Taste Timeline . . .
1930s Drugstores seemed to grace almost every corner in the West Bluff neighborhood surrounding Bradley Polytechnic Institute. Best & Jordan, Bass’ Drug, and Gibben’s Pharmacy all had lunch counters. The favorite meeting spot for Marion Putnam Bohner ’38 and friends was Gibben’s, known to students as Gibbie’s. “We would slip into a booth between and after classes,” the Peoria native recalls.
A lack of money didn’t stop students from having a good time. While her friends usually sipped on a Coca-Cola, Bohner rarely ordered a beverage. “There was never a problem with us lingering and not buying more.” Pharmacist Paul Gibbens, nicknamed Gibbie, operated a business that catered to Bradley students. From his storefront at Bradley Avenue and University, the Purdue graduate sold textbooks, filled prescriptions, and supervised the busy soda fountain.
Hunt’s Drive-in was another place to see friends, according to Bohner. “When you went on a date, that was the ultimate,” she reminisces. Popular menu items in the ’30s were lime freezes, hamburgers, and ice cream cones.
Nearby, Kramer’s had been established in 1932. Students could choose from a vast sandwich menu. A lettuce and tomato sandwich (no bacon) and the grilled frankfurters were a fraction of the cost of a pricey triple-decker clubhouse sandwich. Sandwiches of sugar-cured ham were a specialty. “Ades” could be ordered in lemon, orange, or lime, plus there was a dizzying array of flavors for deluxe sodas and sundaes.
For “home-cooked” meals, The Tech Café on Main Street was popular among the college crowd. For years, the proprietress, Mrs. C.E. Johnson, offered student dinners, short orders, and special Sunday dinners.
1940s The late Robert Morgan ’34 led a group of Bradley alumni whose goal in 1939 was to give students something they had never had—a student union for campus. According to the Bradley Tech newspaper, the Wigwam was decorated “along the lines of a national park lodge with the Indian motif in keeping with Peoria’s tradition and the Bradley Braves.” Its soda fountain, the Tepee, quickly caught on as a favorite meeting place for students. The Wigwam also featured a lounge with a Victrola phonograph, radio, and ping pong.
Converted to barracks for soldiers during World War II, the “Wig” was moved to the basement of the horology building, Westlake Hall. Students called their new hangout the “foxhole.”
Coinciding with the University’s 50th anniversary in 1947, the Wigwam was moved back to its former quarters, this time with more space upstairs for the popular Tepee. With a malt-shop atmosphere, students and soldiers could meet for a soft drink or a malt, burgers, or to sample Sealtest ice cream’s flavor of the month. A jukebox and smooth floor set the stage for dancing. Heartier meals were served downstairs in the cafeteria, decorated with chandeliers made from old wagon wheels.
Off campus, students continued to frequent Hunt’s and Kramer’s. Inside seating was added to Kramer’s after World War II. Kane Drug at Main and University was another popular spot for meeting and eating.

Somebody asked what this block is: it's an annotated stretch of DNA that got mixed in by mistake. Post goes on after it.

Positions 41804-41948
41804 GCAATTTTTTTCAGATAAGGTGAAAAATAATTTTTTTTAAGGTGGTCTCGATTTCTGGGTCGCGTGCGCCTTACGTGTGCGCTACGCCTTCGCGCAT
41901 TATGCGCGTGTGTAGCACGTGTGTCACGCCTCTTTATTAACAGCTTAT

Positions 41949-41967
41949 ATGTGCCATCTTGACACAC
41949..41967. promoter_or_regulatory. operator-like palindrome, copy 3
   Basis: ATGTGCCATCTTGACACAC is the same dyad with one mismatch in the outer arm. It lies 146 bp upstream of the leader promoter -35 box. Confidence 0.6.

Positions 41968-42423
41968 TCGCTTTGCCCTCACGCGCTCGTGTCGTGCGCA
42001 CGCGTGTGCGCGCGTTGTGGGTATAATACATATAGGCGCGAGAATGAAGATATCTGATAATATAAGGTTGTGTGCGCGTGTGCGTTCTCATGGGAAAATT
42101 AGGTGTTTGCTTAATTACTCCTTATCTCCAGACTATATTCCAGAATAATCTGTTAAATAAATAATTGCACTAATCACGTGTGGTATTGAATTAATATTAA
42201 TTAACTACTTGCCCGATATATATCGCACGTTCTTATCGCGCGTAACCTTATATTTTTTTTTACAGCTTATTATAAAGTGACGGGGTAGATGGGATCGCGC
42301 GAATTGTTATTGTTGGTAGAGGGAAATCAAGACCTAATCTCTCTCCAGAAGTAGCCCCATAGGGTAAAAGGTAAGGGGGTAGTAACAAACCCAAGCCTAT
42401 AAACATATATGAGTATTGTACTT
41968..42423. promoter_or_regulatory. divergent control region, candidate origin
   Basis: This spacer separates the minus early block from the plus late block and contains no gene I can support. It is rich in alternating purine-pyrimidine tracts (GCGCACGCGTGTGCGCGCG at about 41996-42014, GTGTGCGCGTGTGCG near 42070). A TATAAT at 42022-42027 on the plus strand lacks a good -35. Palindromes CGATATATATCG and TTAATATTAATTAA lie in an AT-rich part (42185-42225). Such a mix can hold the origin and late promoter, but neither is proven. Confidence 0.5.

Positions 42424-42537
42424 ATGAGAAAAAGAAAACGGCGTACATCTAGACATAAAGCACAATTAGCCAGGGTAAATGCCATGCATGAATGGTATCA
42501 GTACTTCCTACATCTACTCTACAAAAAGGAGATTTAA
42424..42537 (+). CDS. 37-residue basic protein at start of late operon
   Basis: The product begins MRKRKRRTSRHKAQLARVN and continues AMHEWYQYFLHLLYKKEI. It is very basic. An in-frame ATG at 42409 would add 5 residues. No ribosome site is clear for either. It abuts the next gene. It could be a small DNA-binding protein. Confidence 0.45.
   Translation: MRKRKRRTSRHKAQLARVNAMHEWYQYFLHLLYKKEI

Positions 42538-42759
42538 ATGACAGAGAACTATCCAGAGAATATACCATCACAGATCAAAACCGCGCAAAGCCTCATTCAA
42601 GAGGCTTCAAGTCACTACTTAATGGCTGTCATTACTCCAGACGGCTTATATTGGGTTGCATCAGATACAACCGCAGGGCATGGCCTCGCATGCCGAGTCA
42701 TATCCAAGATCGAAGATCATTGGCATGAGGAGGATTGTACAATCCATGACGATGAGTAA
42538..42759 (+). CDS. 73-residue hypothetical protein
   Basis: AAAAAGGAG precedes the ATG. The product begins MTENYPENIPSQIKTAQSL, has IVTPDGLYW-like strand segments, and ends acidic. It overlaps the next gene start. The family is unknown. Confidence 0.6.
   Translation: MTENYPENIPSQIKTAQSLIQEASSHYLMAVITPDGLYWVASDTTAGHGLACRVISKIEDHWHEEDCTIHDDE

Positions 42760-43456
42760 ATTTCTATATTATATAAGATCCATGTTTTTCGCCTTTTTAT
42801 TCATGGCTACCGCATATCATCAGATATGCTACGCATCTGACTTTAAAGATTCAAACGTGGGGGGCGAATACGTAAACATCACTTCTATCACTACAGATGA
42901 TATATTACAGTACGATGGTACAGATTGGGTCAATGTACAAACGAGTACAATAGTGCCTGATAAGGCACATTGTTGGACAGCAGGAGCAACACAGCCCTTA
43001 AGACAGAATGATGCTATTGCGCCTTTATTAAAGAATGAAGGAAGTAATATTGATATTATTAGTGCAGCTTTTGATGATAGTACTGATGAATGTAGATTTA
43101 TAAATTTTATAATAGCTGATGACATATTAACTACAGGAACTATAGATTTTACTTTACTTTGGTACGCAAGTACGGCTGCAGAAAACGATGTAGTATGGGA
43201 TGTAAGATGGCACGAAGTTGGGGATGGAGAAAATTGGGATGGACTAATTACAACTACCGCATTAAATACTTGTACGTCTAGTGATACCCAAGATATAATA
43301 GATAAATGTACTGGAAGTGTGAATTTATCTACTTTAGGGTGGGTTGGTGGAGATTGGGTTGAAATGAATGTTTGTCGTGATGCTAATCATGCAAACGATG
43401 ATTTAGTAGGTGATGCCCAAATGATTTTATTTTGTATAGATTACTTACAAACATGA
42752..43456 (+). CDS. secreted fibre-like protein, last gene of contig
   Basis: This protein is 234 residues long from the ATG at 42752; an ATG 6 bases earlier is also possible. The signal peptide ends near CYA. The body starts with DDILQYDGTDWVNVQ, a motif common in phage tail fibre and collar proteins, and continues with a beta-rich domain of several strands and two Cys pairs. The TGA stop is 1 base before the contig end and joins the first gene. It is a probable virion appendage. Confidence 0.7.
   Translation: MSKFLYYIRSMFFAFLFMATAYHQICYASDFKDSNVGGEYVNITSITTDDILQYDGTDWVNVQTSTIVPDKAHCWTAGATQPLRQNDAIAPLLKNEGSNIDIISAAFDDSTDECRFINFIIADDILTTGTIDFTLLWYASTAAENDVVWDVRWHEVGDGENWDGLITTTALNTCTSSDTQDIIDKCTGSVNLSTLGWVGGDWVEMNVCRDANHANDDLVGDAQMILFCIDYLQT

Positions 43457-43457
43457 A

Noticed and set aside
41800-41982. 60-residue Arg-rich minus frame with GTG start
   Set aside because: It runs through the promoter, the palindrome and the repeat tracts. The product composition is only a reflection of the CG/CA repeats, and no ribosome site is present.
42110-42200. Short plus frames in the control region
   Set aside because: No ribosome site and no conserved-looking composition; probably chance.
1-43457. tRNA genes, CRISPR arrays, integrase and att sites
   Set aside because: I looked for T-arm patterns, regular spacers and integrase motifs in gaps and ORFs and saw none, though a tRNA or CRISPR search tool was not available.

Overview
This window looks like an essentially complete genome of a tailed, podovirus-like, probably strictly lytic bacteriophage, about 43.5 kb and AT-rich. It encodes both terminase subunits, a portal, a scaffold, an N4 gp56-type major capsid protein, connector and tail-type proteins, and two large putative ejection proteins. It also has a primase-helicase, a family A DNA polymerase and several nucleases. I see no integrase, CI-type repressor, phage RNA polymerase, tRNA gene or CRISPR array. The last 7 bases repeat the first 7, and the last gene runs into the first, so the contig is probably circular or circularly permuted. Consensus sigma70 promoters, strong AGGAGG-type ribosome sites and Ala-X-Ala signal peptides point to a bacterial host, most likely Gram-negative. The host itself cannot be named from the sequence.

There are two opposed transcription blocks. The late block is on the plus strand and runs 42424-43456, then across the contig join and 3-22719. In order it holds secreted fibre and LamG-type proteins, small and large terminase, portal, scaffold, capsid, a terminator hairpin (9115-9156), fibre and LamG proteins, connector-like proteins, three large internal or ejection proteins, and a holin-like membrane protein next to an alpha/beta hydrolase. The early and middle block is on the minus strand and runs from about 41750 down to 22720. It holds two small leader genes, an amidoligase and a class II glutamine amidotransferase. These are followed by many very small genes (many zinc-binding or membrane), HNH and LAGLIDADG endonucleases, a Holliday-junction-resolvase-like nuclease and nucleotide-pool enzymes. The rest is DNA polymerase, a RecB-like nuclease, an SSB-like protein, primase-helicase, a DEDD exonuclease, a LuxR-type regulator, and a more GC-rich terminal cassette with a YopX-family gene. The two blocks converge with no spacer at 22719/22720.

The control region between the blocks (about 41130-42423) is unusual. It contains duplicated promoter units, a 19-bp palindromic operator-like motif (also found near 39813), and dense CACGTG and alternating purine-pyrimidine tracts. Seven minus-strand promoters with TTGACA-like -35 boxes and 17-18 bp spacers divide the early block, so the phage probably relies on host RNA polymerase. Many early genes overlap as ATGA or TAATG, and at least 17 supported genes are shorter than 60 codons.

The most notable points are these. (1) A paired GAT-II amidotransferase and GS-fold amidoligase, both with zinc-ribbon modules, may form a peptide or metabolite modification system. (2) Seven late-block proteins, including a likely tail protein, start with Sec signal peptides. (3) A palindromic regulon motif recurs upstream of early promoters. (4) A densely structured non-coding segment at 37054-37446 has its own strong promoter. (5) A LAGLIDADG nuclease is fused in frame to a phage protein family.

At the Drive-In
You needed a car, or a roommate with a car, but decades of Bradley students didn’t have far to go to enjoy a delicious treat or meal at the drive-in. Everybody knew how to get to Hunt’s—just down the Farmington Road hill, next to Bradley Park. A popular date spot or place to hang out after a basketball game, Hunt’s was known for huge tenderloins. The restaurant had its own meat room where fresh tenderloins were cut daily. Sauces were homemade. Other Hunt’s specialties were strawberry pie, thick shakes, fried chicken and shrimp, and Mr. Big burgers. On Friday nights, customers lined up for homemade clam chowder. The Peoria landmark closed earlier this year.
Kramer’s was even closer to campus, just blocks away on Western at Moss Avenue. Like Hunt’s, Kramer’s opened in the ’30s. Complementing a complete menu of tasty sandwiches were dozens of “refreshing” choices from the fountain. Phosphates were a favorite—for a dime you could choose between seven flavors. Lime was popular, but so was green river. In 1959, a new owner came along. His name was to become a familiar one in Peoria. James Jumer dropped the drive-in portion of the business six years later, embarking on a massive remodeling project at the same time. He retained the Kramer’s name for more than a decade, but then renamed the operation Jumer’s Castle Lodge.
Another restaurant with curb service originated just 40 miles east of Peoria. The first Steak ‘n Shake opened in Normal in 1934. Known for its steakburgers and hand-dipped shakes, the chain has maintained several Peoria restaurants for years. The Main Street location was within walking distance, but Bradley students were more likely to arrive there by the carload. Across the street was another hamburger stand, Mr. Quick. To satisfy their craving for Steak n’ Shake, today’s students have a short drive up University Street.
Just a block from there is a familiar franchise that in 1959 was a little-known drive-in with a gravel parking lot. In fact, franchising agent Ray Kroc had scouted the Peoria area looking for just the right site for an addition to the new chain. McDonald’s workforce was all-male at the time. The food was advertised as a “pleasure every student can afford.” For 25 cents, you could enjoy an all-beef hamburger and fries.